Friday, September 23
Start: Westlake Village, CA
Stop: Grand Canyon South Rim, AZ
With stars twinkling over the Grand Canyon, I peer down from the South Rim and see the slow movement of headlamps. Some in the Indian Garden Campground and some still methodically moving up the Bright Angel Trail with many more miles to hike. Perched on the rim next to the lookout is El Tovar Hotel, a historic fixture of the park. The decadent restaurant is packed with people. It turns out that they serve the best. Filet. Mignon. Ever. The meat melts in my mouth and I just kinda dream that it will just go on forever and ever. I’m sure it’s not the dessert coffee but I sorta toss and turn all night with anticipation for tomorrow’s adventure. The brain works through all the doubts. What about all that down? Will I get blisters from my new shoes? Why am I pulling the classic rookie move and wearing new shoes? Will it be the trail of suffering because I have not done an ounce of training? But more than doubt, there is excitement. A bubbly curiosity for what the canyon will bring.
Saturday, September 24
Start: Yavapai Lodge
Stop: Indian Garden Campground
I wait as long as I can and then roll out of bed to take my last shower for a few days. I don my usual hiking attire and hoist my 18 lb. pack (with water and 3 days food). That darn calzone is really weighing me down. Well, those two juicy apples are pretty heavy too. Uncle Phil and I find the Rim Trail as the morning sun reaches its fingers into the canyon. We see deer grazing, squirrels jockeying for food, a bunny that thinks it’s hiding and a condor sunning itself on a cliff face during our meander to the Bright Angel Lodge breakfast. By 10:30am foot hits trail and we bound down with a certain kind of glee and energy that only comes at the beginning of a hike. We pass hundreds of people who are huffing and puffing their way back up to the South Rim. I smile, exuding positive climbing energy for anyone that may need it. Where the trail is narrow, I yield to those climbing with all their might. Most people are in good spirits but some are visibly struggling against the incline and elevation. And then there are those with snide remarks. The heavy-breathing father of a neon-clad God family mutters, “You won’t be so happy when you have to do this.”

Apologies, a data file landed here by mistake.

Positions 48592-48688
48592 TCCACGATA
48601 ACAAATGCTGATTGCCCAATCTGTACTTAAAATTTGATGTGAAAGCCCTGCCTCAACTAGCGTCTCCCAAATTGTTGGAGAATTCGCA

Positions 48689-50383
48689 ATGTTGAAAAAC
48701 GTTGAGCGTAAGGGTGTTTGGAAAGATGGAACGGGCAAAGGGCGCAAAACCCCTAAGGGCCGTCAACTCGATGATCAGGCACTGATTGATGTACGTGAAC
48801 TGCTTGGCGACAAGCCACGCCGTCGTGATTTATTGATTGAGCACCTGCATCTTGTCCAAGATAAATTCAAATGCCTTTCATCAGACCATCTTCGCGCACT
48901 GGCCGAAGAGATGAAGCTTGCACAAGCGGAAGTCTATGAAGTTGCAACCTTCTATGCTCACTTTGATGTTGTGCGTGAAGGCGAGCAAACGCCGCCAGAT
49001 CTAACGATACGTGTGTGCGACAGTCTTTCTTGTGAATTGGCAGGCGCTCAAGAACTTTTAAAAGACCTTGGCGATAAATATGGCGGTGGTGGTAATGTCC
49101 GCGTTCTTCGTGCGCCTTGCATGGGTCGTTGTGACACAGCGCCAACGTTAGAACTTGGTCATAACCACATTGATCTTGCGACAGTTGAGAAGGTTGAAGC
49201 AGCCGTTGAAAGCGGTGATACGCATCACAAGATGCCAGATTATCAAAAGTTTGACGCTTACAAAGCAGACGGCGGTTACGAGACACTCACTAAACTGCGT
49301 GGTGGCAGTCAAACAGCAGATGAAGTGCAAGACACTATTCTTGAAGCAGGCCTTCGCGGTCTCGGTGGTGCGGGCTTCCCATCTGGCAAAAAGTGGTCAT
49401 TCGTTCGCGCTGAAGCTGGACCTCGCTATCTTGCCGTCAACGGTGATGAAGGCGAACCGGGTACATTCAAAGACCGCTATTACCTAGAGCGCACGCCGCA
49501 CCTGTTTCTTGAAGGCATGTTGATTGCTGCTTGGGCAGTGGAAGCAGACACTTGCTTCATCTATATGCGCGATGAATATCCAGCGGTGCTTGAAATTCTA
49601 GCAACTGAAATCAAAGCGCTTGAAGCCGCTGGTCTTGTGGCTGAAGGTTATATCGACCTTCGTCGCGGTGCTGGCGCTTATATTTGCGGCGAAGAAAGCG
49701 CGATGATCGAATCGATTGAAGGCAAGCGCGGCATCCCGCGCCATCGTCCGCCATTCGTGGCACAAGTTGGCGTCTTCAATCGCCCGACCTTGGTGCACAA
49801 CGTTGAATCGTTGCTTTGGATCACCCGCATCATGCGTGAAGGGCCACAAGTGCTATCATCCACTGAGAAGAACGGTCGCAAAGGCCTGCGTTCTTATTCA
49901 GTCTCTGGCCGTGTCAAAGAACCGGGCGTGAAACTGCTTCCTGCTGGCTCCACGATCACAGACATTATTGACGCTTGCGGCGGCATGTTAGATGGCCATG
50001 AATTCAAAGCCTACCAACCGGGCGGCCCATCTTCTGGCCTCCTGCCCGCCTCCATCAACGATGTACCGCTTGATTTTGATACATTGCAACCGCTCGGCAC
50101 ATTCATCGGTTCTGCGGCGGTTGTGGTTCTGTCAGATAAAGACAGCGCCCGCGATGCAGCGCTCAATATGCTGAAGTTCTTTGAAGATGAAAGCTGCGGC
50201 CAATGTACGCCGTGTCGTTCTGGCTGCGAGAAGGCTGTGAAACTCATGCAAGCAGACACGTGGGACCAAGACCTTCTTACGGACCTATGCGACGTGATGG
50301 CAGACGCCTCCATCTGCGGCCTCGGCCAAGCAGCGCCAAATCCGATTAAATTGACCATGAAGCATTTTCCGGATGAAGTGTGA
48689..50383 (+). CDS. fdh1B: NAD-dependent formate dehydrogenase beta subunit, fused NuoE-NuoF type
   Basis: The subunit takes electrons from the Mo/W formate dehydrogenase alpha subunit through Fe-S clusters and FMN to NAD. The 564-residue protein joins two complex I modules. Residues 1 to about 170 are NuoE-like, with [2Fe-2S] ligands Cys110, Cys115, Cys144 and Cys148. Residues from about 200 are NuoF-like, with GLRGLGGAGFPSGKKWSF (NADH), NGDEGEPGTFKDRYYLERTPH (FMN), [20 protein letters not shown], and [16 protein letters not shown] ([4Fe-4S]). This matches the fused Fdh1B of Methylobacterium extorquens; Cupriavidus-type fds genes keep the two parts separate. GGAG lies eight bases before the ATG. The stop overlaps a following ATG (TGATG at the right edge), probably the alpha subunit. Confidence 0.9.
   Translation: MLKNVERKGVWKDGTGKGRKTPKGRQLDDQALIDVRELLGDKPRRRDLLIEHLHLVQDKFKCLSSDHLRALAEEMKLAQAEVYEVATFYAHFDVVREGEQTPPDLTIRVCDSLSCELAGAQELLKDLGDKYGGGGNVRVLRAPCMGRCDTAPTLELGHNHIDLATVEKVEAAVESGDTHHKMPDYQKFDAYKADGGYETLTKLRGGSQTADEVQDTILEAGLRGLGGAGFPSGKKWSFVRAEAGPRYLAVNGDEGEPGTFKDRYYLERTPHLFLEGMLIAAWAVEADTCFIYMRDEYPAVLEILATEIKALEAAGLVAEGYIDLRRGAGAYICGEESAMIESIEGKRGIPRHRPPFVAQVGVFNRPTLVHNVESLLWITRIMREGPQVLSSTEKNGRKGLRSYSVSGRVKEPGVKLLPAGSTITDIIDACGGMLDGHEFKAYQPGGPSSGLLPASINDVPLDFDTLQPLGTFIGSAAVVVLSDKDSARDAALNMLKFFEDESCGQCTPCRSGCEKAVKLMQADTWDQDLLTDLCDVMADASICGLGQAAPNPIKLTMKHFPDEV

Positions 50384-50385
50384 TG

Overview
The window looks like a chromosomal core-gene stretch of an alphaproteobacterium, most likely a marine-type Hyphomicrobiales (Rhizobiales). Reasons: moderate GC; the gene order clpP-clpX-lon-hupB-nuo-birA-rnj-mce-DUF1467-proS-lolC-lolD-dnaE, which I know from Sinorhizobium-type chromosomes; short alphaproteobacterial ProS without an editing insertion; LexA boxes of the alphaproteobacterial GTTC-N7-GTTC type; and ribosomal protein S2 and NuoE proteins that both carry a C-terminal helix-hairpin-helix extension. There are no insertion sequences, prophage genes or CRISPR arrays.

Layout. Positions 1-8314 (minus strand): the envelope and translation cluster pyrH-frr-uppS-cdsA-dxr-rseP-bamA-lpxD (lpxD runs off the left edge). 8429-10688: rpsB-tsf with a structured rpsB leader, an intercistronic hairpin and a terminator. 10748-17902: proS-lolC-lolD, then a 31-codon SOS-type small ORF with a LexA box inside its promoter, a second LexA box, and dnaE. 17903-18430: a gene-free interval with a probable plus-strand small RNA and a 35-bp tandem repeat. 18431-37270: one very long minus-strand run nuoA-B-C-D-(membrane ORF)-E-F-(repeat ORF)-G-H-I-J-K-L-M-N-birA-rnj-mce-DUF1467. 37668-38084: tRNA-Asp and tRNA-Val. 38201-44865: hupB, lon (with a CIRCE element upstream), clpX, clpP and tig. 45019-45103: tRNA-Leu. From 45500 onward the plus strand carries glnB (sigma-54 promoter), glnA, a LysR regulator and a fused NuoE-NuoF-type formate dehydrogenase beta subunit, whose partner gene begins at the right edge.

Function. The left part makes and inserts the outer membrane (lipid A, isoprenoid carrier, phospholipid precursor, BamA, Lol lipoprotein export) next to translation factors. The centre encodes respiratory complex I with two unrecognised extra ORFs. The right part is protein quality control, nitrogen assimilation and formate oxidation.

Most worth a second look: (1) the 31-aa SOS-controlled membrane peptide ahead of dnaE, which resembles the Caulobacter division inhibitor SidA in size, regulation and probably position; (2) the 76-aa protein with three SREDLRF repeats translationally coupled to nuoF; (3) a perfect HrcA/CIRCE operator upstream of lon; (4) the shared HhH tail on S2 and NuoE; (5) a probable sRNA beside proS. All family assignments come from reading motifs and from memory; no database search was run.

There’s high class compost toilets with fans to dry your ass as well as water at miles 1.5 and 3. I tighten my shoes after a short break at the Three Mile Resthouse and listen to the many foreign accents floating through the air. We’ve already descended 1900 ft. and it’s still another 1100 ft. down until our destination at Indian Garden Campground. People clad in jeans push by with tiny packs so I guess they are day hiking out from Phantom Ranch. The temperature rises slightly but the effort going down is so minimal that I’m barely sweating. Indian Garden is an oasis where there is a small flowing creeklet. The ranger gives a talk at 2:30pm about all the wild things that come out at night. With the threat of skunks and scorpions, Phil changes his cowboy camping plans. A few hours before sunset we hike the 1.5 miles out to Plateau Point to see what colors may splay across the sky and rocks. The muddy Colorado River reflects blue as the canyon walls start to glow orange. The air cools but the rocks are still warm. As the last wedge of sun slips down, the canyon turns Arizona red and we make it back to camp in the last wisps of light.
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